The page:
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Obama uses Gulf oil spill for energy agenda push

By the CNN Wire Staff
"The time has come ... for this nation to fully embrace a clean energy future," President Obama says in prepared remarks.
"The time has come ... for this nation to fully embrace a clean energy future," President Obama says in prepared remarks.
STORY HIGHLIGHTS
  • Obama says Gulf oil spill reminds country of the need to end dependence on fossil fuels
  • His emphasis on energy issues was part of a broader focus on the state of the economy
  • Obama renews push for what critics call a carbon tax

(CNN) -- President Obama used the oil spill crisis in the Gulf of Mexico to advance his alternative energy agenda Wednesday, calling it a warning that America needs to transition away from dependence on fossil fuels.

"The catastrophe unfolding in the Gulf right now may prove to be a result of human error -- or corporations taking dangerous shortcuts that compromised safety," Obama said in remarks at Carnegie Mellon University in Pittsburgh, Pennsylvania.

"But we have to acknowledge that there are inherent risks to drilling four miles beneath the surface of the Earth -- risks that are bound to increase the harder oil extraction becomes. Just like we have to acknowledge that an America run solely on fossil fuels should not be the vision we have for our children and grandchildren."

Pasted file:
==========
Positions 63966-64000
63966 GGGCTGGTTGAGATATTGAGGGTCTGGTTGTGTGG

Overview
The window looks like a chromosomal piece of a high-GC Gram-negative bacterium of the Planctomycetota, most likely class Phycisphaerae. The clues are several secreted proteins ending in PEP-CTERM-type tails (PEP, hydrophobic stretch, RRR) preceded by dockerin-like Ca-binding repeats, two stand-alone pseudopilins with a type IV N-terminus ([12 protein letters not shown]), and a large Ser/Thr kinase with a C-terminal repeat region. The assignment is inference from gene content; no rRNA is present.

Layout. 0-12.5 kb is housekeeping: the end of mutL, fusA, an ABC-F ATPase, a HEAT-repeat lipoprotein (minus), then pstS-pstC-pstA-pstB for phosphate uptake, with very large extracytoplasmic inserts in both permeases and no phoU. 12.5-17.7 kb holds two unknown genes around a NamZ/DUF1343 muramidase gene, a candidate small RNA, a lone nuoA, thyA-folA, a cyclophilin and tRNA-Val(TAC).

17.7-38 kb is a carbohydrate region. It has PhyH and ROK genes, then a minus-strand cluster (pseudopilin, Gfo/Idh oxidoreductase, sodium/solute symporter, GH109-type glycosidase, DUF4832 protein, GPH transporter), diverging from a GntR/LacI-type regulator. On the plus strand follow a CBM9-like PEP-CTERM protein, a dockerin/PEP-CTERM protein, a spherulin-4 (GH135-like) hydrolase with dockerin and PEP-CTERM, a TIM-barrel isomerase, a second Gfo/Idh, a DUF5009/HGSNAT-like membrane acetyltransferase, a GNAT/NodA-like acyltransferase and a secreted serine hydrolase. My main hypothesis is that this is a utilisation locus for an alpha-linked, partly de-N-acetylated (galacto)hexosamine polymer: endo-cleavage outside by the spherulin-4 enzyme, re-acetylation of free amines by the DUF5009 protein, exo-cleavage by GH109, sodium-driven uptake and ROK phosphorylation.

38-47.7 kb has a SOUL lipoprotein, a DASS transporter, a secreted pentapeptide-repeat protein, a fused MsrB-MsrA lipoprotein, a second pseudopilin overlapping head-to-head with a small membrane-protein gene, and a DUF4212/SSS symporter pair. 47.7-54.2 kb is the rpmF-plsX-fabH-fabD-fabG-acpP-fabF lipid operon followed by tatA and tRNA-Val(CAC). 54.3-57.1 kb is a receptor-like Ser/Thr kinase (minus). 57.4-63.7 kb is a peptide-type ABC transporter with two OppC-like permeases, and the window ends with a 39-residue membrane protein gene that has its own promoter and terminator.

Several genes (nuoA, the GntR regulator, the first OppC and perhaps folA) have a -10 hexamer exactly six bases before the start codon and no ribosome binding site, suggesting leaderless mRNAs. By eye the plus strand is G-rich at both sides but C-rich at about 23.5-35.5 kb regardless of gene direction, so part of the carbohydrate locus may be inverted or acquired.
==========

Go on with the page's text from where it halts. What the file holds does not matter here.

Obama's emphasis on energy issues was part of a broader focus in the president's speech on the state of the economy. Administration officials pledged to focus strongly on job creation earlier in the year but have since been forced to grapple with a host of unexpected challenges, including the oil spill.

Video: Obama: 'We need to keep moving forward'
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"The time has come, once and for all, for this nation to fully embrace a clean energy future," Obama said. "That means [making] everything from our homes and businesses to our cars and trucks more energy efficient. It means tapping into our natural gas reserves, and moving ahead with our plan to expand our nation's fleet of nuclear power plants. And it means rolling back billions of dollars in tax breaks to oil companies so we can prioritize investments in clean energy research and development."

The president also renewed his call for what critics characterize as a carbon tax.

"The only way the transition to clean energy will succeed is if the private sector is fully invested in this future," he said. "And the only way to do that is by finally putting a price on carbon pollution."

 
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